The British Library’s West African manuscripts collection

7 April 2016

The British Library’s collection consists of eight bound volumes of written material and five Qur’ans, numbering some 3,000 manuscript pages altogether. Most of these items date from the mid-19th century, and were acquired by the British Museum Library (the forerunner of the British Library) between 1895 and 1917. In addition, two of the Qur’ans were acquired in the 1970s, and two other manuscripts have been purchased since 2000.

The manuscripts were paginated and bound in leather, and have remained largely undisturbed ever since. That they were not seen as important is shown by the brief, vague and sometimes shockingly dismissive handwritten records of acquisition: an 1895 entry, for example, uses the phrase: ‘Muslim catechisms prayers and charms in a barbarous African style of writing’.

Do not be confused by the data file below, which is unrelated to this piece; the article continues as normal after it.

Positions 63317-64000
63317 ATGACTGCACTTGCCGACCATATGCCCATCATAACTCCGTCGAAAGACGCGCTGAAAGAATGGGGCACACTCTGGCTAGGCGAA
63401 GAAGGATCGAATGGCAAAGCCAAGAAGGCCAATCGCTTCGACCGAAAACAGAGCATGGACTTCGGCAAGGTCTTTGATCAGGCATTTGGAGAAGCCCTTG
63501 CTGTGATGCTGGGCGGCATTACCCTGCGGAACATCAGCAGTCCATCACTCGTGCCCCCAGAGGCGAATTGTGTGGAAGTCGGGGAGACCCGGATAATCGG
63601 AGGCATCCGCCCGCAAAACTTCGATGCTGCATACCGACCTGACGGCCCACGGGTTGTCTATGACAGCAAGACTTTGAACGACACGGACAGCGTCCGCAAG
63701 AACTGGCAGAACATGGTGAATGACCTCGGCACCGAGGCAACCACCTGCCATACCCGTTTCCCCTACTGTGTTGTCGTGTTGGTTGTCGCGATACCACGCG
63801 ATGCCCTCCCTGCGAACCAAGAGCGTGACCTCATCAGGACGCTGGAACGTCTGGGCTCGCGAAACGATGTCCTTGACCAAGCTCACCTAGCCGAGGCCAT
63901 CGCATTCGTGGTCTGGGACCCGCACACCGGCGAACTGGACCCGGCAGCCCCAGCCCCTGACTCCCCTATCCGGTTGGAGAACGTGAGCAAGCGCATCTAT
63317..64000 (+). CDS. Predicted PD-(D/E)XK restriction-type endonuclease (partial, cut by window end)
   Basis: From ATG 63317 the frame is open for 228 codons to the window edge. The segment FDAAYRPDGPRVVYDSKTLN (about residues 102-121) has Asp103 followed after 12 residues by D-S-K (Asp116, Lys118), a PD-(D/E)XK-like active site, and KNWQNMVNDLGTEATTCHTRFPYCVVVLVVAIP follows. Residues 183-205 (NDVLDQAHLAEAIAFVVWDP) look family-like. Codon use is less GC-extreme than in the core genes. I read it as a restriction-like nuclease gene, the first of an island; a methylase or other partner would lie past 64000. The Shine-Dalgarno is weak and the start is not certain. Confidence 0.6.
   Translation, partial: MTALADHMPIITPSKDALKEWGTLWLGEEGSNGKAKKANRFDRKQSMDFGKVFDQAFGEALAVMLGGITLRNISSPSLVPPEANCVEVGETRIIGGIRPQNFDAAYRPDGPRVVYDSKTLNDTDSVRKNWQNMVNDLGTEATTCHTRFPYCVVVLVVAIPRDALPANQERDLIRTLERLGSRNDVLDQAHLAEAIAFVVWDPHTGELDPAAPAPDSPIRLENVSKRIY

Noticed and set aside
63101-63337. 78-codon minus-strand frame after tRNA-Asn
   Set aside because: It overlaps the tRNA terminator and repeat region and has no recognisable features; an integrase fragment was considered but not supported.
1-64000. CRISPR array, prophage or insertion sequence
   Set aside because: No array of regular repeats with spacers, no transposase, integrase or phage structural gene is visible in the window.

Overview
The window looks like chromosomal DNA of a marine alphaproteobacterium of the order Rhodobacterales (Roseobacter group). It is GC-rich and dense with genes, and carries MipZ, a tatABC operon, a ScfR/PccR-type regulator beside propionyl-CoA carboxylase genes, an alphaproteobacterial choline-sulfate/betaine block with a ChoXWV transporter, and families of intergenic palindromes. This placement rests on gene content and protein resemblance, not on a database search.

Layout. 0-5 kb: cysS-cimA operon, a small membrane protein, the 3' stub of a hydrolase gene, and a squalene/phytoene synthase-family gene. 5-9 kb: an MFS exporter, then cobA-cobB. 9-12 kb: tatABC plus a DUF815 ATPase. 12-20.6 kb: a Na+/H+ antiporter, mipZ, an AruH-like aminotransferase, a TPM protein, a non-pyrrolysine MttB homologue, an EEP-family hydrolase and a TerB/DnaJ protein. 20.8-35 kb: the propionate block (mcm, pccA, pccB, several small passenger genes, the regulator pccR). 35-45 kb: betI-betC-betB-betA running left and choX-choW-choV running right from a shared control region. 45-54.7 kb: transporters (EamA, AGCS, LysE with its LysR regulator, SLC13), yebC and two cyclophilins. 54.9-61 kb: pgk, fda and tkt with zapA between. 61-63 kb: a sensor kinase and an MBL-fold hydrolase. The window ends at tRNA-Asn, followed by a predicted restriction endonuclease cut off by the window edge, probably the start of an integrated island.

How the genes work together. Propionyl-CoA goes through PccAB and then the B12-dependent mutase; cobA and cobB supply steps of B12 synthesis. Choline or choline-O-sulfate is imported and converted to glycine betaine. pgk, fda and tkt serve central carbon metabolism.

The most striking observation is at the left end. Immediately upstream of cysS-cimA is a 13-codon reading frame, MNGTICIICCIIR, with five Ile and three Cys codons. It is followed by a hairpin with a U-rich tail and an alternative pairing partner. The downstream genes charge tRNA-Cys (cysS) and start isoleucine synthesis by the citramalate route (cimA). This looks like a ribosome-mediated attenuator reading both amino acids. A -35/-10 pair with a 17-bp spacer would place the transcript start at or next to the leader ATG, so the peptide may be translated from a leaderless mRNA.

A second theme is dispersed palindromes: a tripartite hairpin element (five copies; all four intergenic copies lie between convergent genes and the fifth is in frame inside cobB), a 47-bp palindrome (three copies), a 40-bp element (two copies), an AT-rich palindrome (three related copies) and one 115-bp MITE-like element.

Thankfully, scholarship has moved on from this view, and manuscripts from West Africa, as from any other part of the world where manuscripts in the Arabic language are created and studied, are now seen as valuable in their own right and important for the study of the societies that produced them. One of the aims of my research project is to facilitate the study of these manuscripts by providing detailed catalogue records and search terms for the collection, so that it will be easily searchable through the British Library’s online catalogue.

Read the full story here online or in PDF format.

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